Trump is not at odds with conservative doctrine on every issue. He wants to repeal Obamacare and replace it with more market-centered reforms. While he has campaigned as a populist, his tax plan skews toward the wealthy and is similar in structure to what Republicans have long proposed. And some Republicans argue that because he has shown so little interest in policy specifics and prides himself on being a non-ideological dealmaker, he would be a willing partner to congressional Republicans who could deliver him legislative victories. Ryan in particular has pushed the House GOP to develop a substantive policy agenda that would be neatly packaged for the party’s presidential nominee to pick up and campaign on in the fall. Trump, however, has thus far shown little interest in taking his cues from Capitol Hill.

Beyond all of this, conservatives must face an even scarier possible conclusion about Trump’s success. What if the conservative platform that congressional leaders like Ryan and McConnell have long advocated was never all that popular with rank-and-file Republicans? Conservative lawmakers in Congress have assumed that however much Democrats demonize Republicans for trying to slash spending and entitlement programs, cut taxes, and pursue free-trade policies, at least that agenda unified and excited the conservative base. Trump’s nomination, however, seems to blow up that claim.

In terms of conservative orthodoxy, Trump stood apart from nearly all other Republicans who sought the nomination, and especially his final major rival, Ted Cruz. For all the hatred Beltway Republicans directed at Cruz, little of it had to do with policy. They disliked him personally and disagreed with his never-compromise mantra, but a Cruz presidency alongside a Republican-led Congress might well have led to a conservative transformation of federal policy.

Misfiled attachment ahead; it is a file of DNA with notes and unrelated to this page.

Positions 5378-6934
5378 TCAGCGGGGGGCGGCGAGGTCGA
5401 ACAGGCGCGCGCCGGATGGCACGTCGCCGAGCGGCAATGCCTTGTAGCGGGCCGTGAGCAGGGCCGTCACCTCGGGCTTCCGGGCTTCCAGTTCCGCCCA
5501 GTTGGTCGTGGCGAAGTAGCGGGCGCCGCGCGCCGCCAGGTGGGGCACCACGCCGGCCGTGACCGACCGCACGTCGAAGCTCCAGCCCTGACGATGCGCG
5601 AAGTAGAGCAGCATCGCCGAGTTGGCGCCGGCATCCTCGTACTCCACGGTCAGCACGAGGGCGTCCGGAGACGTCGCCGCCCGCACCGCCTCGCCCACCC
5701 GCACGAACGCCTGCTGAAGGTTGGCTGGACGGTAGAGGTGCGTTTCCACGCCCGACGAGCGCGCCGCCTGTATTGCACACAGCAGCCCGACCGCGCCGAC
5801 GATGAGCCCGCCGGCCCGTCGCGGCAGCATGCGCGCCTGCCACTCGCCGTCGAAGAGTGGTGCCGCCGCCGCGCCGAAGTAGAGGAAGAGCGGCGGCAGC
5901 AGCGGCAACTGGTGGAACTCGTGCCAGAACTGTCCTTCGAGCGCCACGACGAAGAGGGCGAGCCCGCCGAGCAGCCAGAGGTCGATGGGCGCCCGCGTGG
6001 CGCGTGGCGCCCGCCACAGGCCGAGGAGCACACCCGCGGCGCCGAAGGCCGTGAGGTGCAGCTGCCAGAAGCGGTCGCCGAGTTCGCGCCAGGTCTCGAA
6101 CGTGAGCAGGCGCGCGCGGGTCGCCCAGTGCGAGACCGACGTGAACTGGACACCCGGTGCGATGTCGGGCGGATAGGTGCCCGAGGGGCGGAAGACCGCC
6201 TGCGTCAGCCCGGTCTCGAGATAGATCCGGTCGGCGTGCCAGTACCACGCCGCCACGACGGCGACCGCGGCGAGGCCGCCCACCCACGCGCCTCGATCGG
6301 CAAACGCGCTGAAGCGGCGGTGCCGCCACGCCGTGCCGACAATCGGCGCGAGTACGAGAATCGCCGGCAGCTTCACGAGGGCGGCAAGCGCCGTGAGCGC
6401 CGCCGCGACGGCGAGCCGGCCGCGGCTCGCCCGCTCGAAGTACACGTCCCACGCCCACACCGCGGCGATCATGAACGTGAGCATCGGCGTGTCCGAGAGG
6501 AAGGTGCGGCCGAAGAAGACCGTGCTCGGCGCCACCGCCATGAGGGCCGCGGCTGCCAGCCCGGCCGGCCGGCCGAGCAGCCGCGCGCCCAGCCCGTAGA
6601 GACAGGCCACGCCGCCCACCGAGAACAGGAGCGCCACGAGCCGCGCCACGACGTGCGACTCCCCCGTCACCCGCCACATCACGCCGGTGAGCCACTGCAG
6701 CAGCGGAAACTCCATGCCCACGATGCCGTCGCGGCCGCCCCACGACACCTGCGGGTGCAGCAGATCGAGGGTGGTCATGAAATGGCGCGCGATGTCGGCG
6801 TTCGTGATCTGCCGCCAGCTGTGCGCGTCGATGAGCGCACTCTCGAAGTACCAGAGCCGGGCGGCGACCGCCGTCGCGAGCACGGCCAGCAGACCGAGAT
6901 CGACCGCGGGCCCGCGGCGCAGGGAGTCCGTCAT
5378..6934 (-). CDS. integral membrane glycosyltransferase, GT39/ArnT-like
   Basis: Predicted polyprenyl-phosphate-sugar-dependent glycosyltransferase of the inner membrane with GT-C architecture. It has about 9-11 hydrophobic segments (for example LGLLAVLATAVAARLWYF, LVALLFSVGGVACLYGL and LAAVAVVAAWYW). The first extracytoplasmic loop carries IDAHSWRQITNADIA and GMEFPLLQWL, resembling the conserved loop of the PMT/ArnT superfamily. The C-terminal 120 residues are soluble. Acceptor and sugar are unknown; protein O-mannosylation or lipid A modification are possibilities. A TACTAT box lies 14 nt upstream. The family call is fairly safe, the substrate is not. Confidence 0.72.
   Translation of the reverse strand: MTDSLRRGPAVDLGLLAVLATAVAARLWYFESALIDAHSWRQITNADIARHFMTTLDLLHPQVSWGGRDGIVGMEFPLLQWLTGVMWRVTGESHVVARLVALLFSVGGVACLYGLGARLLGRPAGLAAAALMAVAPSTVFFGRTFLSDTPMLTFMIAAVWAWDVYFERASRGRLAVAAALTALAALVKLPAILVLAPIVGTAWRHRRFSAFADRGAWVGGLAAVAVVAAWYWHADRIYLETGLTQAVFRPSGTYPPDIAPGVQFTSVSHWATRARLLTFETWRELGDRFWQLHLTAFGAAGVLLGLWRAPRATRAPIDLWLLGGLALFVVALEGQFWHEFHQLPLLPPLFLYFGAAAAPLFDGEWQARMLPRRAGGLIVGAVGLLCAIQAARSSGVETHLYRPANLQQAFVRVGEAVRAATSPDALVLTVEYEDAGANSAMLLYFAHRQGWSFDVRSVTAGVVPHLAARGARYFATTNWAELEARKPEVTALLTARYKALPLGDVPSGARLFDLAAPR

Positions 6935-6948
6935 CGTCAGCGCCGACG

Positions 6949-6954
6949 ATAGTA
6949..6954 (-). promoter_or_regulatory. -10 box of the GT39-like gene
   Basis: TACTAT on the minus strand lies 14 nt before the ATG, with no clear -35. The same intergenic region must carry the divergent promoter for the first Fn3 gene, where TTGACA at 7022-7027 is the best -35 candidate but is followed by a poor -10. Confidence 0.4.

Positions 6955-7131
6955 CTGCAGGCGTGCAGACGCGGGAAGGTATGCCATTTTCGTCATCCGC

This is not likely under a President Trump. For movement conservatives, the most charitable analysis of the Republican nomination fight is that conservative policies weren’t rejected because they just weren’t represented on the ballot. “This election was less about specific issues than it was about personalities and attitudes,” said Doug Heye, who served as a top adviser to former House Majority Leader Eric Cantor.

As Trump assumes the mantle of presumptive nominee, the GOP establishment as a whole is deciding what to do. Some are singing dirges, and others, like the Republican National Committee chairman Reince Priebus, are falling in line. Ryan and McConnell have vowed to back the nominee, no matter how repugnant they find his views or his rhetoric. On Wednesday, however, they said little. Ryan said nothing at all, while late in the day McConnell issued a terse statement backing Trump that was notable only for its utter lack of enthusiasm. “As the presumptive nominee,” McConnell said, Trump “now has the opportunity and the obligation to unite our party around our goals.” The two GOP leaders are undoubtedly contemplating the political impact of a nomination they could hardly have imagined would actually come to pass. Their lamentations must surely extend to policy, and a conservative governing agenda with a future that has rarely seemed more in doubt.